Is Schrodinger’s cat dead or alive? It’s both! At least until the box is opened…
Schrodinger’s cat is a thought experiment created by Erwin Shrodinger in 1935 to demonstrate the peculiarity of quantum mechanics. The experiment involves a cat locked in a box, whose fate is determined by some radioactive substance that has an equal chance of decaying or not decaying at the end of an hour. If the substance were to decay it would set off a series of events which would eventually lead to the death of the cat. If however, the substance does not decay, the cat will remain alive.
Schrodinger argues that because of the random nature of the subatomic event needed to kill or not kill the cat, before opening the box and observing what happened to the cat, the cat is stuck in a state where it is both dead and alive. In a superposition of both states. However, once the box is opened, the cat becomes one or the other.
This experiment was Shrodinger’s attempt to illustrate the Copenhagen interpretation on the double slit experiment and the absurdity of quantum mechanics.
The above mentioned experiment consisted of shooting single atoms at a detection screen, through two slits. Instead of what we would normally expect, the pattern that appears would be an interference pattern like a wave (multiple stripes), rather than what particles would create (two stripes like the slits). This means that the particle going through the slit is either interacting with other particles which are about to be fired or itself. It only gets weirder from here…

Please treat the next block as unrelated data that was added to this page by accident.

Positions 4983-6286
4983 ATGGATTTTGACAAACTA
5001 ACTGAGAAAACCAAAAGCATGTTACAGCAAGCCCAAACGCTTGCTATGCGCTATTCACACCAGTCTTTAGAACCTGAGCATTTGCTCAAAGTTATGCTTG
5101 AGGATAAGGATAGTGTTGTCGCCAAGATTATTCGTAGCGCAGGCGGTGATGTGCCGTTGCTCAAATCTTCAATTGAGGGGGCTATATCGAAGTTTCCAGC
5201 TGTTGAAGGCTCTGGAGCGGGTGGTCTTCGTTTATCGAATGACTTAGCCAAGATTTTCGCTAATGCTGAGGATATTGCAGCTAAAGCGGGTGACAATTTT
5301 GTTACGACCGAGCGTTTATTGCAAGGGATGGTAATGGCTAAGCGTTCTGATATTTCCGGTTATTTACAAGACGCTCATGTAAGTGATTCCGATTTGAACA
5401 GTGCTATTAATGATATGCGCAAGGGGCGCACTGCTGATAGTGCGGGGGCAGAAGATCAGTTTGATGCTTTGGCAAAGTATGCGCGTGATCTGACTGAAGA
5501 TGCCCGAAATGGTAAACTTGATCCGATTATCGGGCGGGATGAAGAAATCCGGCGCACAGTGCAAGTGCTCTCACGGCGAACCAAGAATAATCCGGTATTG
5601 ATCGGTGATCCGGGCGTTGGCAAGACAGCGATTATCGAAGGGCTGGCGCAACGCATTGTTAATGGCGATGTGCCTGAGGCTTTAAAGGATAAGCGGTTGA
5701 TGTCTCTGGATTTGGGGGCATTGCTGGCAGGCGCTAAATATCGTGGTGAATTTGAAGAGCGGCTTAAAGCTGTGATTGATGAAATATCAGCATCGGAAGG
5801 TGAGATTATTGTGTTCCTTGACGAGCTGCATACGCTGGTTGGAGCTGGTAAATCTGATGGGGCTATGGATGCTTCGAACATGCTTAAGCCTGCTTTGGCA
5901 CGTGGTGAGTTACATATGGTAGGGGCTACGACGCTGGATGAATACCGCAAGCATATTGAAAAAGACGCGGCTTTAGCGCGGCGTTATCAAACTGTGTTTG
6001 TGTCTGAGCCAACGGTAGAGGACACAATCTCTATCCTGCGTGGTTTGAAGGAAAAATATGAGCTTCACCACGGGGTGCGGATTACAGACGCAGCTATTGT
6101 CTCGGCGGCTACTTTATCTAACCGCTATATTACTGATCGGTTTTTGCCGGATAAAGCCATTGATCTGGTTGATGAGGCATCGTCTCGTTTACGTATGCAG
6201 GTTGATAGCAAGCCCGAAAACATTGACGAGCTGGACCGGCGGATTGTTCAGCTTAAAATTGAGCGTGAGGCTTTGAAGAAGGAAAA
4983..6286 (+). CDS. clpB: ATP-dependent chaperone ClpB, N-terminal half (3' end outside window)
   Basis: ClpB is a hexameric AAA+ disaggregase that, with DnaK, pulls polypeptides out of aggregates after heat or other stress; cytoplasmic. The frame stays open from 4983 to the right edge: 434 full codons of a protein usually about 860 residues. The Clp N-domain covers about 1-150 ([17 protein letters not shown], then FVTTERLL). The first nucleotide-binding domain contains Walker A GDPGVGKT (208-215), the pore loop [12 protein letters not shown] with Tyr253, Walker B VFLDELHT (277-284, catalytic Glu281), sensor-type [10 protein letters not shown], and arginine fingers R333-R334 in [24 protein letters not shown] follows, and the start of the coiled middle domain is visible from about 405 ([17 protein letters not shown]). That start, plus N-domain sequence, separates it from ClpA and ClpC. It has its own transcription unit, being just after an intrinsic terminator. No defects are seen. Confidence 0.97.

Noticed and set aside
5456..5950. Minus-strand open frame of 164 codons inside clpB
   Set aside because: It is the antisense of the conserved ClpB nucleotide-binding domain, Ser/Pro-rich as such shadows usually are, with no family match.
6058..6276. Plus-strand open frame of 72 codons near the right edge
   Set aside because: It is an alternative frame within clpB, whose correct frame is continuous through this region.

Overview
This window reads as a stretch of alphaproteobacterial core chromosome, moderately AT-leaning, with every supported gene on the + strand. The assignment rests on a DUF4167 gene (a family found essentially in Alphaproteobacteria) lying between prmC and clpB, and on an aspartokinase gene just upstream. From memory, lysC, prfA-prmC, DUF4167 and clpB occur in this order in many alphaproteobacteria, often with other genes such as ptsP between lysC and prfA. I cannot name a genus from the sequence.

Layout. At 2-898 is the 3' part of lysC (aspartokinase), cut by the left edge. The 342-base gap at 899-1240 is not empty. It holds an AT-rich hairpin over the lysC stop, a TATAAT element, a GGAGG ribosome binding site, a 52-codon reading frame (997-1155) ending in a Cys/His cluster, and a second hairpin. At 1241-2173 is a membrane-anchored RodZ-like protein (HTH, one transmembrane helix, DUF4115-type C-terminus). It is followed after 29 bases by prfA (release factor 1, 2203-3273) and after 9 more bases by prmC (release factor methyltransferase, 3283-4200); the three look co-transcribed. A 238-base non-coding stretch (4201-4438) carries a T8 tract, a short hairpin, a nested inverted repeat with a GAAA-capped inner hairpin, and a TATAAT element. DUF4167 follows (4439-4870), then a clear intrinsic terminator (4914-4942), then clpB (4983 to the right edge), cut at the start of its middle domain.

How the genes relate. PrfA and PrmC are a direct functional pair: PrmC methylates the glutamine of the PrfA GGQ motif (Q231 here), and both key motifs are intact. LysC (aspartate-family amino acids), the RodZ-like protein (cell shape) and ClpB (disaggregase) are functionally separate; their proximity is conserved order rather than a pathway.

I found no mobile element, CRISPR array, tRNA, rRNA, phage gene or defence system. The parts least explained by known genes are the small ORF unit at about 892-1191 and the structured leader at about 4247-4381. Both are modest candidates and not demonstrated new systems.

When we try to find out what is happening at the slits, by placing a detector, the particles’ behaviour changes from wave to particle. It doesn’t matter where the detector is placed, behind the slits or before, the result is always the same.
The Copenhagen interpretation devised by Niels Bohr and Werner Heisenberg explains this phenomenon by theorising that an atom before interpretation, is not distinct and can potentially be in various places at the same time with various properties, as well as different probabilities associated with them. This is why a probability wave pattern appears initially. However the probability wave collapses as soon as it is measured and becomes distinct with distinct positions and properties.
This is not the only theory trying to explain the double slit experiment. The Von Neumann Wigner interpretation argues that it is not measurement that causes the wave function to collapse but rather the consciousness of the observer. Hugh Everett in 1957 devised the Many Worlds interpretation, in which he explains that there are potentially an infinite number of other realities that exist where the wave function has not collapsed, and that only in our reality are we measuring it.
Personally, I don’t really fully support any of the theories. I think that they all have valid points but the entire experiment is just so hard to wrap my head around that it is hard to believe anything right now. This was a long article, but hopefully it helped to explain a little about the strange and wonderful world of quantum and spark interest in readers to further pursue this topic.